I'm in danger of writing too much stuff on this subject, and I'm posting this mainly for the upcoming 2017 book of the blog. If anyone gets around to practicing it, and finds it useful, it'll be good to have more than one page that includes the two note pattern. But you can consider all of my pages based on this system to be nearly identical; there's a lot of overlap, and the more you practice any one of them, the less you need to practice the others. Or, the more you practice any one page, the smaller/more subtle the thing you gain from practicing the other pages becomes.

The most likely context for practicing this will be a jazz waltz, so you could alternate between playing the linear patterns and waltz time. You may want to add your favorite waltz hihat rhythm with your foot. At moderate tempos, you could play the complete linear pattern with your LH/BD while playing waltz time with the cymbal hihat, of course. Improvise moving your hands around the drums, and vary your dynamics— I don't think there's anything much to be gained by staying on the snare drum or maintaining a static volume.

Where there are several 2-note patterns in a row, feel free to vary the sticking; you could play the first pattern R-L-R-RL, or R-L-L-RL, or R-R-L-RL. You could also play the right hand note as a right or left handed flam.

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Sunday, November 19, 2017

Page o' coordination: triplet pattern with cymbal variations - 02

Part 2 of something we did way back in January (where the hell did the year go, actually?), changing cymbal rhythms against a steady left hand and bass drum pattern. Here we're just inverting the LH/BD from last time, starting with the bass instead of the snare. This is a fairly low-commitment page, opening up some flexibility with that very common basic pattern.

Add 2 and 4 on the hihat with your left foot, or play quarter notes with it. Also play the entire page substituting the hihat for the bass drum. If you burn through this very quickly, you may want to try playing the bass drum part with both feet in unison. Doing our stock left hand moves is optional— there's no need to bog down in this page running every possibility.

If you're already using some form of this idea in your practicing or playing, you could do all you need to do with this in three or four practice sessions. If you can play the page straight through without repeats at a moderate tempo— say, quarter note = 120— you're done.

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Friday, November 17, 2017

Anti-book review

What's it even called? Guitar Center
Lessons Drums Book 1? 
UPDATE: I had a student's parent try to purchase this book, and it turns out it's not for sale without purchasing lessons from them. Too bad. Maybe I'll find a remaindered gross of them on ebay someday.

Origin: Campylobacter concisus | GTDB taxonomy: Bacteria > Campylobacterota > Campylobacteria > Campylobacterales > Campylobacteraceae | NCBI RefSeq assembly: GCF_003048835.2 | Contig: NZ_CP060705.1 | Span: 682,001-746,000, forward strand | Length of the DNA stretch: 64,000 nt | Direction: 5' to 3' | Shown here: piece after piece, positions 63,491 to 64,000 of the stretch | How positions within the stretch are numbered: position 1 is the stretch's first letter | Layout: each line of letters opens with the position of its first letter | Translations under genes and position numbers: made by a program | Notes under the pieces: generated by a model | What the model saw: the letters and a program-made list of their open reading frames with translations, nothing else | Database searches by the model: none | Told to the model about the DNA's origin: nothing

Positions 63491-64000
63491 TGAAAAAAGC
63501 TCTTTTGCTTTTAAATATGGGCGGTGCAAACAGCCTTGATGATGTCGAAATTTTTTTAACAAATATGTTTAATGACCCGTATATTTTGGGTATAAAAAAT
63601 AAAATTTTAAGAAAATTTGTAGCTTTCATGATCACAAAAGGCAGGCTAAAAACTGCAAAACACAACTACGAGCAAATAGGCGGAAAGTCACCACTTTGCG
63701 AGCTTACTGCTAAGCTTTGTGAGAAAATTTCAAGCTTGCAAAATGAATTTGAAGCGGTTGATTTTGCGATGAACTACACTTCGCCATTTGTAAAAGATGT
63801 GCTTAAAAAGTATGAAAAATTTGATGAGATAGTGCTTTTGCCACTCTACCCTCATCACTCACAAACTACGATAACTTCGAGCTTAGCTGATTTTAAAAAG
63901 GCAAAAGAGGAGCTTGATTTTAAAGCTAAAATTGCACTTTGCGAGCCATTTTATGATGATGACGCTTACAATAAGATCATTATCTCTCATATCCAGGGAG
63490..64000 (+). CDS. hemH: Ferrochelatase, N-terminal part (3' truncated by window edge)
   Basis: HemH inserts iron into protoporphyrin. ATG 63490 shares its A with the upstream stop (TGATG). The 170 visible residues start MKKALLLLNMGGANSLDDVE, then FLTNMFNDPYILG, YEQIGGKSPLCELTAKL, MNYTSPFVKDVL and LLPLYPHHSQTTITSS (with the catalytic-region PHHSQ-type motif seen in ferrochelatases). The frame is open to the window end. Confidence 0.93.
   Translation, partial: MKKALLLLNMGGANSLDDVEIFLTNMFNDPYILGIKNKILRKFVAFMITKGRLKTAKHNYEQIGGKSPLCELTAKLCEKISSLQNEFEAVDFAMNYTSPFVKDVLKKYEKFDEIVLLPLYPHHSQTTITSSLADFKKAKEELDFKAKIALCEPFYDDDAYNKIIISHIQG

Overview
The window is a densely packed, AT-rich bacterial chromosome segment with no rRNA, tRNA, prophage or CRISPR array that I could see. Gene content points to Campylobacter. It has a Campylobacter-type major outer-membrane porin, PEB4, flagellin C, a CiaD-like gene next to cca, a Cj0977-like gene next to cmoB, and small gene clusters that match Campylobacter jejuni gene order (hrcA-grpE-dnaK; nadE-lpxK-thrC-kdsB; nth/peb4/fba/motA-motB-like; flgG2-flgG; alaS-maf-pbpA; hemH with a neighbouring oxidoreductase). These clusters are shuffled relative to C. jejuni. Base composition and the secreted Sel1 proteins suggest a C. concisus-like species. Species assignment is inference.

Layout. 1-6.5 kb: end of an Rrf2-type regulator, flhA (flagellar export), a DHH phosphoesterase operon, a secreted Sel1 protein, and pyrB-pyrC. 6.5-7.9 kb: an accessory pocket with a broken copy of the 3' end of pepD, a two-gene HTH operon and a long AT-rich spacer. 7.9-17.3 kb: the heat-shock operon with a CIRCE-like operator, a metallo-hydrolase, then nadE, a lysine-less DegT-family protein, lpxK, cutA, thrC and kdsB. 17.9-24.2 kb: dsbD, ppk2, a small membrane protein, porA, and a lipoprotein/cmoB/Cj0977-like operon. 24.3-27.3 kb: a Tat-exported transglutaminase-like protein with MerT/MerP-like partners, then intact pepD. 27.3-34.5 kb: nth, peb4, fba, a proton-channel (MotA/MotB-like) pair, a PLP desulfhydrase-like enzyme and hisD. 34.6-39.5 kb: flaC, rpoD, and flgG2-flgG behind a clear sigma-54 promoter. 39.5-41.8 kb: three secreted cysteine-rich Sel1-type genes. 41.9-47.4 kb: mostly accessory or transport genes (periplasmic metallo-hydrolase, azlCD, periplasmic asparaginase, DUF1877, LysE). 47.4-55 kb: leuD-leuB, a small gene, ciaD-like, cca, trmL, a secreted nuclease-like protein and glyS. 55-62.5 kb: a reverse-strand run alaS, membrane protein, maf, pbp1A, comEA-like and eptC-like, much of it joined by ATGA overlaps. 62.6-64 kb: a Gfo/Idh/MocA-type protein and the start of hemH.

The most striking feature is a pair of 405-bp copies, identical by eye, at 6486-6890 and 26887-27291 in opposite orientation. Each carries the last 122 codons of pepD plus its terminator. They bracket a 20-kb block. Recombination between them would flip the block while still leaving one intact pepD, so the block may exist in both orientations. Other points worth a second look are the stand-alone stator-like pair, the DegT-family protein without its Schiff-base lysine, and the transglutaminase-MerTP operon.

Anti-review, not anti-book. I like the book: Drums Book 1, put out by Guitar Center. It's a very good basic rock book a student brought in to a lesson, which I spent about two minutes skimming. It's an anti-review because how can you review something you just skimmed for a second?

Well, this impressed me. I'm instantly skeptical of all new drum books I see, because so few of them are any good— by which I mean I either can't use them in teaching, or I can't/won't/don't practice out of them. I had more reason than usual to be skeptical of this book, mainly because it was branded by Guitar Center, apparently for use in lessons in their stores. I guessed it was probably slapped together by some hack, but it had about ten people listed in its writing credits, including Rod Morgenstein and Joe Morello, and I forget who else. Probably Rick Mattingly— I suspect the book was edited by him. On flipping through it, and saw that it was all solid functional rock stuff, with snare drum reading examples similar to what I always use and teach from Syncopation, as well as rudiments, and information on setting up a drumset. It includes (online?) access to audio examples, which I never use. I like that it's not overwritten. I really like that I didn't see anything stupid— nothing Metal-related, nothing pointlessly difficult for a beginner or adult amateur. No weird formatting. Nothing Drumeo-like.

There aren't many good beginning-intermediate rock books. Joel Rothman's Mini-Monster book is one. The Drumset Musician by Rod Morgenstein and Rick Mattingly is another. A Funky Primer by Charles Dowd is almost one, and the Burns/Farris studio funk book is also almost one— those are for slightly more mature players. Everything else I've seen is tied for suckingest. Of those four good books, this one is the cleanest and most concise, and likely the most suited to the most students.